How Chinese Fishing Nets came to Cochin :
Why Chinese, and what is the connection? One may ask! The backdrop of this lies in the intense rivalry between Calicut and Cochin during the 14th century. The port at Kozhikode was economically and politically in a superior position compared to other ports at Kannur, Cochin, and Kollam, but Cochin was emerging as its main rival and the Zamorin of Calicut was keen on conquering Cochin. A wedge in the form of a Chinese expedition comes to keep these warring regions at bay. This opens the door to understanding a bit of the Ming treasure voyages.
The Ming treasure voyages were the seven maritime expeditions undertaken by Ming China’s treasure fleet between 1405 and 1433. The Yongle Emperor ordered the construction of the treasure fleet in 1403. The grand project resulted in far-reaching ocean voyages to the coastal territories and islands in and around the South China Sea, the Indian Ocean, and beyond. Admiral Zheng He was commissioned to command the treasure fleet for the expeditions. Six of the voyages occurred during the Yongle reign (1402–24), while the seventh voyage occurred during the Xuande reign (1425–1435). The first three voyages reached Calicut on India’s Malabar Coast, while the fourth voyage went as far as Hormuz in the Persian Gulf. In the last three voyages, the fleet traveled up to the Arabian Peninsula and East Africa.
During the fifth Ming treasure voyage, Admiral Zheng He was instructed to confer a seal upon Keyili of Cochin and enfeoff (put in legal possession) a mountain in his kingdom as the Zhenguo Zhi Shan (鎮國之山, Mountain Which Protects the Country). So, the Ming Dynasty of China decided to intervene by granting special status to Cochin and its ruler, known as Keyili (可亦里) to the Chinese. Zheng He, delivered a stone tablet, inscribed with a proclamation composed by the Yongle Emperor himself, to Cochin. As long as Cochin remained under the protection of Ming China, the Zamorin of Calicut was unable to invade Cochin and a military conflict was averted.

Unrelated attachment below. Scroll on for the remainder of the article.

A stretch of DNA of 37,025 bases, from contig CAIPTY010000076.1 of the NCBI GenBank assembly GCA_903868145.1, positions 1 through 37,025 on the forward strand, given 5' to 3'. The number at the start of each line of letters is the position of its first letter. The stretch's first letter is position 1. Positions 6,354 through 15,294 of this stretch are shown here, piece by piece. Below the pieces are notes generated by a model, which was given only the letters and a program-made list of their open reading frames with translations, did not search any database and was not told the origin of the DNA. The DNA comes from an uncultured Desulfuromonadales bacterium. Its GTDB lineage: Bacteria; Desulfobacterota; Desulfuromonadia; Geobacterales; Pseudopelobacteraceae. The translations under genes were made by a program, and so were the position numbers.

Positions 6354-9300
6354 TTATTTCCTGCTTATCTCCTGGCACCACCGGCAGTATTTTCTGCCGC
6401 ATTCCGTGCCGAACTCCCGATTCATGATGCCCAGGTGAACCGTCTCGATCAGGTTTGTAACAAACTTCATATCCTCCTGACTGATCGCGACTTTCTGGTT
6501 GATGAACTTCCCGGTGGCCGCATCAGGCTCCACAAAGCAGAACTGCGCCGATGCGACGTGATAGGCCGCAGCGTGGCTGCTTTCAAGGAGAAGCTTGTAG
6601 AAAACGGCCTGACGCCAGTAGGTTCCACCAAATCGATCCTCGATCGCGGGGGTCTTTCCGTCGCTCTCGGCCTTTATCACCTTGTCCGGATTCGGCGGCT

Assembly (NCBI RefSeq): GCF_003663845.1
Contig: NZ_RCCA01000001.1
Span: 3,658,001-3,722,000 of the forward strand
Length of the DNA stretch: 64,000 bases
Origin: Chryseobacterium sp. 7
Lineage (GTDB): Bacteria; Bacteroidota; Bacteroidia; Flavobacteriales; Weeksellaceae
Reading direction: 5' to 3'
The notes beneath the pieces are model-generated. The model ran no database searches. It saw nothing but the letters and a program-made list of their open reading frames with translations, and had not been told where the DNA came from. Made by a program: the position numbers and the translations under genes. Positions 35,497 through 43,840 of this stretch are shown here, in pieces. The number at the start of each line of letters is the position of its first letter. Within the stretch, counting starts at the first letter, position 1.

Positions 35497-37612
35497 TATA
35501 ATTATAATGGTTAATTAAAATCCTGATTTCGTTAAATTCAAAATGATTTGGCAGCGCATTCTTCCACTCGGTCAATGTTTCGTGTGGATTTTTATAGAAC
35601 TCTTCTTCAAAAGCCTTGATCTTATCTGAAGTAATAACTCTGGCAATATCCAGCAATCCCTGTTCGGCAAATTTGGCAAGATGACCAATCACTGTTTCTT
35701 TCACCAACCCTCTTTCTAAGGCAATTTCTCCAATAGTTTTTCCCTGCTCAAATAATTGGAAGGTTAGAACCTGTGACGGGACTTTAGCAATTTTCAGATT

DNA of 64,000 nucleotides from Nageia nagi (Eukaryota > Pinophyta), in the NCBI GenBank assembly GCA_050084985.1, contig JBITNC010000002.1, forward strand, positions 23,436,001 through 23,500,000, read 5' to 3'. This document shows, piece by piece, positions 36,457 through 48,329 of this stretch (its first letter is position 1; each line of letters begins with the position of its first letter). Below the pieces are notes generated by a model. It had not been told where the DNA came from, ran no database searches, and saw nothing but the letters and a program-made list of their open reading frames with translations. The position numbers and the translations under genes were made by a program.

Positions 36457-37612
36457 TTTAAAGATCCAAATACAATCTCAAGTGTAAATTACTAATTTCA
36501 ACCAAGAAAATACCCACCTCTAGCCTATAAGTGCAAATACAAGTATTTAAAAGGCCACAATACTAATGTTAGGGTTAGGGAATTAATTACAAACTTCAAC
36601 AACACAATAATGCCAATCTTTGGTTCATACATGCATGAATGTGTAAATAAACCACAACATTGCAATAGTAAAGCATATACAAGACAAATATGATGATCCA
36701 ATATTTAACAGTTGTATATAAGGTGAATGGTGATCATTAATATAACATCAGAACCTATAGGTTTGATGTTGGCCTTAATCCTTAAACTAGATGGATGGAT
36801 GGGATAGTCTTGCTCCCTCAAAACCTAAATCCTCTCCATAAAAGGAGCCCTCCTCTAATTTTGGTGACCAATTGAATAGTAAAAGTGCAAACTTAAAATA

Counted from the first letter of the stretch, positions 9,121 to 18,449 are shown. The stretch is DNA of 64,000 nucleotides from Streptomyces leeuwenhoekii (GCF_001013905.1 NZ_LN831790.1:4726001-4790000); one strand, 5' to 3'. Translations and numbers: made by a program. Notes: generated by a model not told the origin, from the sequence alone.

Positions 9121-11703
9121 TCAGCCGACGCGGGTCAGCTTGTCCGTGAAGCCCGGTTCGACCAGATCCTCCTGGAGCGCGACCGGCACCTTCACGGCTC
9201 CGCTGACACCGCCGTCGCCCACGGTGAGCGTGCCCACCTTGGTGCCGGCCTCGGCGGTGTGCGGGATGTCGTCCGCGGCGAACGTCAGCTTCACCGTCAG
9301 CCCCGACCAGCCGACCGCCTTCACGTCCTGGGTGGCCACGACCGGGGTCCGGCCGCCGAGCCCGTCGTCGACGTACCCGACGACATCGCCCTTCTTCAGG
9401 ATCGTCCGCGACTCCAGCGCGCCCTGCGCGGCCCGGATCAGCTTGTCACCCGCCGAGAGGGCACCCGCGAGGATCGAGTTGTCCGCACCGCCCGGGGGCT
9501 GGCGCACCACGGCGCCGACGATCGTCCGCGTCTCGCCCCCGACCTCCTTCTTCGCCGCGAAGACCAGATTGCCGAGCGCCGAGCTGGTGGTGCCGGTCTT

The visit of Admiral Zheng He, is the most likely cause of these nets being introduced to Cochin as these nets were widely used in Southern China. Locally known as ‘Cheena Vala’ (Chinese Net), these huge cantilevered fishing nets are believed to have been brought to Cochin sometime between 1400 and 1450. They have become one of the most significant symbols of Cochin.
Operated from the shore, these nets are set up on bamboo and teak poles and held horizontally by a huge wooden roller that acts as the pivot for the huge net and counter-weighted by huge stones hung on ropes. The counterweight is always lower than the forward weight of the entire forward structure. Once the net is dipped in the water for between 10-15 minutes it is then pulled up, by usually four men, pulling down the four ropes tied to the apex of the pivot. This is an energy-sapping exercise by men, lean and sun-dried, muscles ripped as ropes, bunched to define every muscle. These four-man crew for each net drew the nets at least 80-90 times during the incoming tides.
These fishing nets have been in use for the last 500 years and they are one of the biggest tourists draws in Kerala. They are vanishing fairly quickly from the coastline of Cochin due to high maintenance costs and diminishing catch, even though many of them have mechanized the part where men used to pull up the nets.
There used to be ten Chinese Fishing Nets along the shores of Fort Cochin and each of them had a name and if we start with the first fishing net, which is located in front of the Bus stand/Corporation office and move towards the west, the order will be:
- Bank Vala
- Society Vala
- Society Vala (Not existing now)
- Karipra Vala
- Kochu Vala
- Panka Vala
- Micheal Vala (Not existing now)
- Karadi Vala
- American Vala
- Palam Vala